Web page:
Molar mass

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Molar mass
Common symbols
M
SI unit kg/mol
Other units
g/mol

In chemistry, the molar mass of a chemical compound is defined as the mass of a sample of that compound divided by the amount of substance in that sample, measured in moles.[1] The molar mass is a bulk, not molecular, property of a substance. The molar mass is an average of many instances of the compound, which often vary in mass due to the presence of isotopes. Most commonly, the molar mass is computed from the standard atomic weights and is thus a terrestrial average and a function of the relative abundance of the isotopes of the constituent atoms on earth. The molar mass is appropriate for converting between the mass of a substance and the amount of a substance for bulk quantities.

The molecular weight is very commonly used as a synonym of molar mass, particularly for molecular compounds; however, the most authoritative sources define it differently (see molecular mass).

The formula weight is a synonym of molar mass that is frequently used for non-molecular compounds, such as ionic salts.

The molar mass is an intensive property of the substance, that does not depend on the size of the sample. In the International System of Units (SI), the base unit of molar mass is kg/mol. However, for historical reasons, molar masses are almost always expressed in g/mol.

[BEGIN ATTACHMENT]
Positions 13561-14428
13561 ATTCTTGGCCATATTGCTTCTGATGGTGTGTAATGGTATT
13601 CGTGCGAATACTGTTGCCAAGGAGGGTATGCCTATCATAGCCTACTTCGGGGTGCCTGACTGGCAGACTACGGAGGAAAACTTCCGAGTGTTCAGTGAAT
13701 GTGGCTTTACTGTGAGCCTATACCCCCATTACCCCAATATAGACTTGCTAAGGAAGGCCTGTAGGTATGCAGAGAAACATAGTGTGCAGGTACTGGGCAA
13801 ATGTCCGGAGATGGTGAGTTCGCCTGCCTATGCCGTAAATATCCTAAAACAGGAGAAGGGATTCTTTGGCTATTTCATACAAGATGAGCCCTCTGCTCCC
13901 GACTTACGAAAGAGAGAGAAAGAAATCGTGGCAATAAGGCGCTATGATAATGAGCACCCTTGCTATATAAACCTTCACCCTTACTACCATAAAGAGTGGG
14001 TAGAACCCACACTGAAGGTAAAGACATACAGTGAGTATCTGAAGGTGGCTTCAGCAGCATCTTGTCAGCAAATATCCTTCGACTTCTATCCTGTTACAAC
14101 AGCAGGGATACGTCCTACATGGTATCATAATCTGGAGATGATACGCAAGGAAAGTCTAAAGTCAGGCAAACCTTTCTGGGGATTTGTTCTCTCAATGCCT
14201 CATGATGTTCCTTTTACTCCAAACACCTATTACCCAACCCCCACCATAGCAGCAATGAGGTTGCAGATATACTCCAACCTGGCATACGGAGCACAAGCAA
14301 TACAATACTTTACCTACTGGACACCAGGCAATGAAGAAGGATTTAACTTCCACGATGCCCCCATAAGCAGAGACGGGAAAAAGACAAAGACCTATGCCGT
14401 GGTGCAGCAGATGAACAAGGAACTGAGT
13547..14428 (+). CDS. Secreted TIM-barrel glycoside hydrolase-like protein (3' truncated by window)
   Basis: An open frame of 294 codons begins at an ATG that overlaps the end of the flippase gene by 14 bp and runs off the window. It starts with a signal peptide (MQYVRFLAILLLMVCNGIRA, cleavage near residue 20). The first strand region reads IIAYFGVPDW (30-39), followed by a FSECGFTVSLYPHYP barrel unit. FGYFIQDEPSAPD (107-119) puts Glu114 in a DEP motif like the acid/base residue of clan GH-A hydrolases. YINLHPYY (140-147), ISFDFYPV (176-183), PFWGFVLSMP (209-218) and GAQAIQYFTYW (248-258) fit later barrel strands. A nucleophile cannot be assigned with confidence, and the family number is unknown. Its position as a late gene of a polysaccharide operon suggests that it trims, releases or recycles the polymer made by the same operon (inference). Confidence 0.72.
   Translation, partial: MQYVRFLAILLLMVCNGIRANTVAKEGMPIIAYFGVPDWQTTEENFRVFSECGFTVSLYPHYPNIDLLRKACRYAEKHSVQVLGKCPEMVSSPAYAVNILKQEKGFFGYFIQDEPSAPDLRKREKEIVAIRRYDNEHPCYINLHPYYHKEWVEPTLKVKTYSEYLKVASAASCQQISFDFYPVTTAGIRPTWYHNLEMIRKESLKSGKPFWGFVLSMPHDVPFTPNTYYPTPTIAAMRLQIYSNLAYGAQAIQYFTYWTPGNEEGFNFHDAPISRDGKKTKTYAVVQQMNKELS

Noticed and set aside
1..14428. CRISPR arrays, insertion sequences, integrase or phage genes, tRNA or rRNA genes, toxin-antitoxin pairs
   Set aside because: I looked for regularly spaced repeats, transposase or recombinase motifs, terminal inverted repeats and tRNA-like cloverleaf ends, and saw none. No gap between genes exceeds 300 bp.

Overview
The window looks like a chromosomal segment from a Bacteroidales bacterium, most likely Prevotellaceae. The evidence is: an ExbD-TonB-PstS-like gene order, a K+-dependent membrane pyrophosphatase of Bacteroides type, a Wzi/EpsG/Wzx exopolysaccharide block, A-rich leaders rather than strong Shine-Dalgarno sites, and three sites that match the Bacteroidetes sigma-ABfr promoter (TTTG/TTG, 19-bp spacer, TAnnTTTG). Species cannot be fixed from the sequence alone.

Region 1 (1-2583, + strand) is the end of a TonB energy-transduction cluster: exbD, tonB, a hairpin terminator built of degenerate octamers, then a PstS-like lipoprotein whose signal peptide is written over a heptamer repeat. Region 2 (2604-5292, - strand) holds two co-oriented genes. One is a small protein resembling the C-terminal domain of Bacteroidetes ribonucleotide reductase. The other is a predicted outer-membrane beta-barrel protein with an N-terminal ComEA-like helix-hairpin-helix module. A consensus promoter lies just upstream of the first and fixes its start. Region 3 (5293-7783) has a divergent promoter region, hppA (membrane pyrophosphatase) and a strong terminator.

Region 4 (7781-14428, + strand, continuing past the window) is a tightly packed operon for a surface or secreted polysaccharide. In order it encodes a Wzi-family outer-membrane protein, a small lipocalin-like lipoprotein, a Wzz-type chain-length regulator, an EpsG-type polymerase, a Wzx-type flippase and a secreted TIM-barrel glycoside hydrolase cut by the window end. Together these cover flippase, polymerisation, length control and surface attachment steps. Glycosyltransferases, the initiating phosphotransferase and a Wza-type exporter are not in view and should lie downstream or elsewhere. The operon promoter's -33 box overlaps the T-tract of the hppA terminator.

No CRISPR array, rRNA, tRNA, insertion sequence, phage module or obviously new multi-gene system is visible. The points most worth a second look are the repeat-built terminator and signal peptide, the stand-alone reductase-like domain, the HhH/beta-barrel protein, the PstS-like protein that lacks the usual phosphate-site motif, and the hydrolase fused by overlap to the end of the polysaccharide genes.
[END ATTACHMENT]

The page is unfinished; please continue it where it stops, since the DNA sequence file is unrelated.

The mole was defined in such as way that the molar mass of a compound, in g/mol, is numerically equal (for all practical purposes) to the average mass of one molecule, in atomic mass units (daltons). Thus, for example, the average mass of a molecule of water is about 18.0153 daltons, and the molar mass of water is about 18.0153 g/mol.

For chemical elements without isolated molecules, such as carbon and metals, the molar mass is computed dividing by the number of moles of atoms instead. Thus, for example, the molar mass of iron is about 55.845 g/mol.

Between 1971 and 2019, SI defined the "amount of substance" as a separate dimension of measurement, and the mole was defined as the amount of substance that has as many constituent particles as there are atoms in 12 grams of carbon-12. In that period, the molar mass of carbon-12 was thus exactly 12 g/mol, by definition. Since 2019, a mole of any substance has been redefined in the SI as the amount of that substance containing an exactly defined number of particles, N = 6.02214076×1023. Therefore, the molar mass of a compound now is simply the mass of this number of molecules of the compound.

Molar masses of elements[edit]

Before reading this section, it must be understood that the 2019 redefinition of the SI base units concluded that the molar mass constant is not exactly 1×10−3 kg/mol, but Mu = 0.99999999965(30)×10−3 kg⋅mol−1.[2]

The molar mass of atoms of an element is given by the standard atomic weight of the element[3] multiplied by the molar mass constant, Mu ≈ 1 × 10−3 kg/mol = 1 g/mol:[4]